i. A constitutively active shm4 mutant is unable to rescue the phenotype (no shmoo) of a
shm3 deletion. 7.06 Spring 2004 PS 3 Key 2 of 7 ii. The expression of any other constitutively active gene in the pathway cannot rescue
the phenotype of shm5.
iii. The phenotype of a shm3 deletion cannot be rescued by expression of constitutively
active forms of shm1 or shm2.
iv. A constitutively active shm2 cannot rescue the phenotype of non-phosphorylatable
v. A constitutively active shm4 rescues the phenotype of a non-phosphorylatable shm1.
Based on this data, propose an organization of these genes in a linear pathway.
shm2 ‡ shm1 ‡ shm4 ‡ shm3 ‡ shm5 2) Answer the following questions pertaining to MAP kinase signaling and Ras.
A) What are some general similarities and differences between G-protein coupled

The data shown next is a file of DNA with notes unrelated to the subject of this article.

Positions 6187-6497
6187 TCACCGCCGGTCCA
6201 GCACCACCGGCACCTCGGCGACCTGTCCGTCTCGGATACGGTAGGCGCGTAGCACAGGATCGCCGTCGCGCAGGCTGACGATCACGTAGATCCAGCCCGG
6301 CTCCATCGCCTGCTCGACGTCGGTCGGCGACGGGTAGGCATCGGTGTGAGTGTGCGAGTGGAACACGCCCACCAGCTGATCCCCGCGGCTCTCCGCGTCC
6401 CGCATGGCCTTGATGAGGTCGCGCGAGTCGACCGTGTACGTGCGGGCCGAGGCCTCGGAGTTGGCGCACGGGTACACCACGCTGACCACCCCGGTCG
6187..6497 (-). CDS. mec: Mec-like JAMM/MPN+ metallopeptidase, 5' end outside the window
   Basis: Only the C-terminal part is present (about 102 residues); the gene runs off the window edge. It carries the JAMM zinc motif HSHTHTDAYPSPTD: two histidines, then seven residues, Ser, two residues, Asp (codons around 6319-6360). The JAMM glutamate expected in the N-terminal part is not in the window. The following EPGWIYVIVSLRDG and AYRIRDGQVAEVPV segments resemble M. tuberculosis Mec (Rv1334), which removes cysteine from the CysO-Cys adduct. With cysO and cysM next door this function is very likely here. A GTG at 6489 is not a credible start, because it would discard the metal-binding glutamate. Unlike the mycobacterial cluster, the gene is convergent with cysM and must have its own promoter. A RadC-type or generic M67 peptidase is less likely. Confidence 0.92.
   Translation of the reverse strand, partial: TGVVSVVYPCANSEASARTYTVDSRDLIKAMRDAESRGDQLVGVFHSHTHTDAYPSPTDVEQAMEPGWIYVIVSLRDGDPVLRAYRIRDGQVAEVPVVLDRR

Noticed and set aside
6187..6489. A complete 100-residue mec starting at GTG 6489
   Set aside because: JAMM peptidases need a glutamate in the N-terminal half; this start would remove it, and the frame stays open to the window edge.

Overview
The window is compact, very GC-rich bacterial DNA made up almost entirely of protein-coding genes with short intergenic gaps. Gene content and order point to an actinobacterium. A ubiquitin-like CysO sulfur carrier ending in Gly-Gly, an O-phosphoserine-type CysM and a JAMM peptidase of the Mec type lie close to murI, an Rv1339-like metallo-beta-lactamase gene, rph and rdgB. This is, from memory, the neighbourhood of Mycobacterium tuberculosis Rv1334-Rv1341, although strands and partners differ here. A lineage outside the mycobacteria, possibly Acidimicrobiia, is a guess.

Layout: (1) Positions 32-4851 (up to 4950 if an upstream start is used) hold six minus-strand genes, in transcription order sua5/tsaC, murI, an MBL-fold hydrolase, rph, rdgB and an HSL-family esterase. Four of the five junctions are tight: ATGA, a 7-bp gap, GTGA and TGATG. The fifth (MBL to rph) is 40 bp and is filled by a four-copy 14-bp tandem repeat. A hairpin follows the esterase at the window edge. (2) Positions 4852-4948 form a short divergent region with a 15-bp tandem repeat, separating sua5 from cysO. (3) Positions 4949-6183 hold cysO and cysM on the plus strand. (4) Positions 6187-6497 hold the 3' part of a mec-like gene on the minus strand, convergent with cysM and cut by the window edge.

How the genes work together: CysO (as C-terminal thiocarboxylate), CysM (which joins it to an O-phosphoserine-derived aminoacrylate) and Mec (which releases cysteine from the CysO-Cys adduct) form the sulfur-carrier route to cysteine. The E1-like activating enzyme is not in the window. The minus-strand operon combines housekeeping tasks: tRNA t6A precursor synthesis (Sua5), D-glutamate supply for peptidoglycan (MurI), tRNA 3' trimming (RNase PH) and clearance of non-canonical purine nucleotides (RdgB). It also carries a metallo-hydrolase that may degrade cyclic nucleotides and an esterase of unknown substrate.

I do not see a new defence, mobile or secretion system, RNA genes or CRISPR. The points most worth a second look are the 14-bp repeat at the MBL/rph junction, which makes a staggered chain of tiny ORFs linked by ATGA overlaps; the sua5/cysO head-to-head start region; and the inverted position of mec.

receptor signaling and MAP kinase signaling?
Both pathways can lead to activation of MAP kinase. Both involve GTPase
switch proteins (Ga and Ras) that are on when bound by GTP and off when
bound by GDP. The Ras GTPase needs a GEF (Sos) and a GAP to function
properly, whereas the Ga subunit does not. Ras also does not bind the hormone
receptor directly, in contrast to the G-protein, which is activated by receptor
binding. G-protein coupled receptor signaling leads to rapid amplification of
signal through the production of a 2nd messenger molecule, the MAP kinase
pathway does not.
B) What is the importance of the GTPase activating protein (GAP) in the MAP
kinase pathway? How does a mutation that prevents GAP binding to Ras promote
The GAP attenuates Ras signaling by promoting GTP hydrolysis. Without the
GAP, the Ras GTPase is not very active and will remain GTP bound for an
extended period of time. Activated Ras leads to transcription of genes that
promote cell division, thus hyperactive Ras will lead to uncontrolled cell growth
and potentially cancer.
C) Why is an inhibitor of farnesyl transferase a potent anti-cancer drug?
An inhibitor of farnesyl transferase will prevent Ras from attaching to the